Everyone knows the U.S. Congress is dysfunctional. Everyone believes its politicians are hypocritical, self-serving, and corrupt. And everyone is certain the federal government cannot solve our country’s problems.
So, it’s not unreasonable for adults under the age of 25 to eschew the idea of entering politics. Ever. That summarized American University Professor Jennifer Lawless’ message at the latest Westminster Town Hall Forum on Wednesday, October 29, 2015. If Congress has an approval rating of less than ten per cent and “it’s hard to find anyone who thinks [it] is doing what is right,” no young adults in their rights mind should consider politics a worthy and rewarding career choice. Right?
Not according to Lawless. A self-described political junkie from childhood, she agrees “it’s hard to blame them.” With all the lying, grid-lock, and shut-downs that have afflicted Congress over the past half-dozen years, young people would “be crazy to run for office.” With most of their families and friends declining to engage in political discussion, it’s small wonder that young people’s disengagement from politics “is far worse than [that of] previous generations.”
Her data back up their outlook. Of 4200 high school and college students she and collaborator Professor Richard L. Fox surveyed for their book, “Running from Office: Why Young Americans Are Turned Off to Politics,” 89% rejected the idea of entering politics of any kind. Out of a list of 20 professions with similar responsibilities and incomes, becoming a Congressional representative ranked in the bottom fifth with mayor, councilmember, and president.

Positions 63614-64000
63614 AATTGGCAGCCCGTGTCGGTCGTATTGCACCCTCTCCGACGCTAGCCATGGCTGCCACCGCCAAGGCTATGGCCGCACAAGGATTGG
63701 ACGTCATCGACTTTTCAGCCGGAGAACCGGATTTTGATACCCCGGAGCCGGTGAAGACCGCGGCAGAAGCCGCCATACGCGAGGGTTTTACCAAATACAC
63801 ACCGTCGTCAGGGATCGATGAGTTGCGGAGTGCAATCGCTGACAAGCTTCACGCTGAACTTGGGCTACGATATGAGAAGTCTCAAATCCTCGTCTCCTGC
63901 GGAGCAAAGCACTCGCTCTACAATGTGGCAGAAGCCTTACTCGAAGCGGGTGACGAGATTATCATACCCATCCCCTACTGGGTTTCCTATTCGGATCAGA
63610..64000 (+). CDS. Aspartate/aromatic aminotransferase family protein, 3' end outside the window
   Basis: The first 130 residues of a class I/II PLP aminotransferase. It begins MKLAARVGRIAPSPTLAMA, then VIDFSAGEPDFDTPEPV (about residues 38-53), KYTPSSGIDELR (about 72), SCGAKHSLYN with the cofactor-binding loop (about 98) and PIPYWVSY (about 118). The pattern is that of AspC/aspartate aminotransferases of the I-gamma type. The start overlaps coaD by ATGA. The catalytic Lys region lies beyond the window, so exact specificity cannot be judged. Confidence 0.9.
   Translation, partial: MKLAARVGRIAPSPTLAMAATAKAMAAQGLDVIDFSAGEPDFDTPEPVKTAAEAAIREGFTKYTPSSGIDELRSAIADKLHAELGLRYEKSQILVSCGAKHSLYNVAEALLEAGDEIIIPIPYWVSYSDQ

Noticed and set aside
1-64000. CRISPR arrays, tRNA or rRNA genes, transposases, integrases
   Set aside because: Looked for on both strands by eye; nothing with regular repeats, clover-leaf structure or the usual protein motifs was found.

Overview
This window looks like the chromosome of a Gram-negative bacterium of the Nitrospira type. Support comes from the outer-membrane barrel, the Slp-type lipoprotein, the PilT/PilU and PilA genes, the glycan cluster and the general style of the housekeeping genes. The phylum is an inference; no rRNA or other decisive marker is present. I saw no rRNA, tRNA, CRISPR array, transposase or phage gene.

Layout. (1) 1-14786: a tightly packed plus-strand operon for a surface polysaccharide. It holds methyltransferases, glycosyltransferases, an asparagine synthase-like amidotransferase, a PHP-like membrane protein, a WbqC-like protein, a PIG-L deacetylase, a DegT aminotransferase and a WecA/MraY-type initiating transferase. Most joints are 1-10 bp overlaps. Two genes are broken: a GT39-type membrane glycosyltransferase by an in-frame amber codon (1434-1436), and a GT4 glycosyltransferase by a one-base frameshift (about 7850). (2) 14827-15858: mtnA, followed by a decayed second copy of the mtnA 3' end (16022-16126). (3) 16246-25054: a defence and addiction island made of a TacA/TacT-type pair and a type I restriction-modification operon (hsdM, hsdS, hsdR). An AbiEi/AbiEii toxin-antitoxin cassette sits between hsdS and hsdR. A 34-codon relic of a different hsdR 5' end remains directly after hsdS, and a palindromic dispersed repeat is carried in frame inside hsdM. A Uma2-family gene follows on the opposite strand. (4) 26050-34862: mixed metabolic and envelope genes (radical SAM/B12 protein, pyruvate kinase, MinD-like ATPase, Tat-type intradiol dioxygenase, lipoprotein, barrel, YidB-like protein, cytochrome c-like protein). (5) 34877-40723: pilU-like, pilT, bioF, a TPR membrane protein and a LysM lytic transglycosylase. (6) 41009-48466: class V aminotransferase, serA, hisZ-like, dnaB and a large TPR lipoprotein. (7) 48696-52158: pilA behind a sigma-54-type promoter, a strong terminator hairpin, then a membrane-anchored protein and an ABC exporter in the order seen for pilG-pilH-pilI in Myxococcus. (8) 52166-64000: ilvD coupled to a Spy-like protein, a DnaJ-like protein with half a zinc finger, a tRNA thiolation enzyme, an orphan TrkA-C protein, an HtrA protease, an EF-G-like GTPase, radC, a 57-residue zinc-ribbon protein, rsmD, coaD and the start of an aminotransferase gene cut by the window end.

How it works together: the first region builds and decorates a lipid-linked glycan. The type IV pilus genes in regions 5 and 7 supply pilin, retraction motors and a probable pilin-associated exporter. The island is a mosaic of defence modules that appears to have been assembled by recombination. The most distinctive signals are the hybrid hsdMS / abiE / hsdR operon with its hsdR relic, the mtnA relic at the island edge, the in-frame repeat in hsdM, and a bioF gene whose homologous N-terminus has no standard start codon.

Given that the United States has over 500 thousand elected positions, Lawless feels we’re facing a crisis that “compromises the quality of United States democracy.” (One example: in state congressional races alone, 25% of candidates run unopposed, according to cultural satirist John Oliver.) Of five recommendations to combat political non-involvement presented in her book, she coyly elaborated upon two: make political aptitude and/or awareness part of the college application process and create a smartphone application that shows how to run for any office from dog catcher to U. S. president.
Applying either of these suggestions would begin to chip away at the country’s and, particularly young people’s, lack of engagement in the system. For Lawless, such a commitment is personal because she still believes “politics is noble.” Writing and promoting her book testifies to her hope for the future that in holding such a conviction, “I’m not the anomaly.”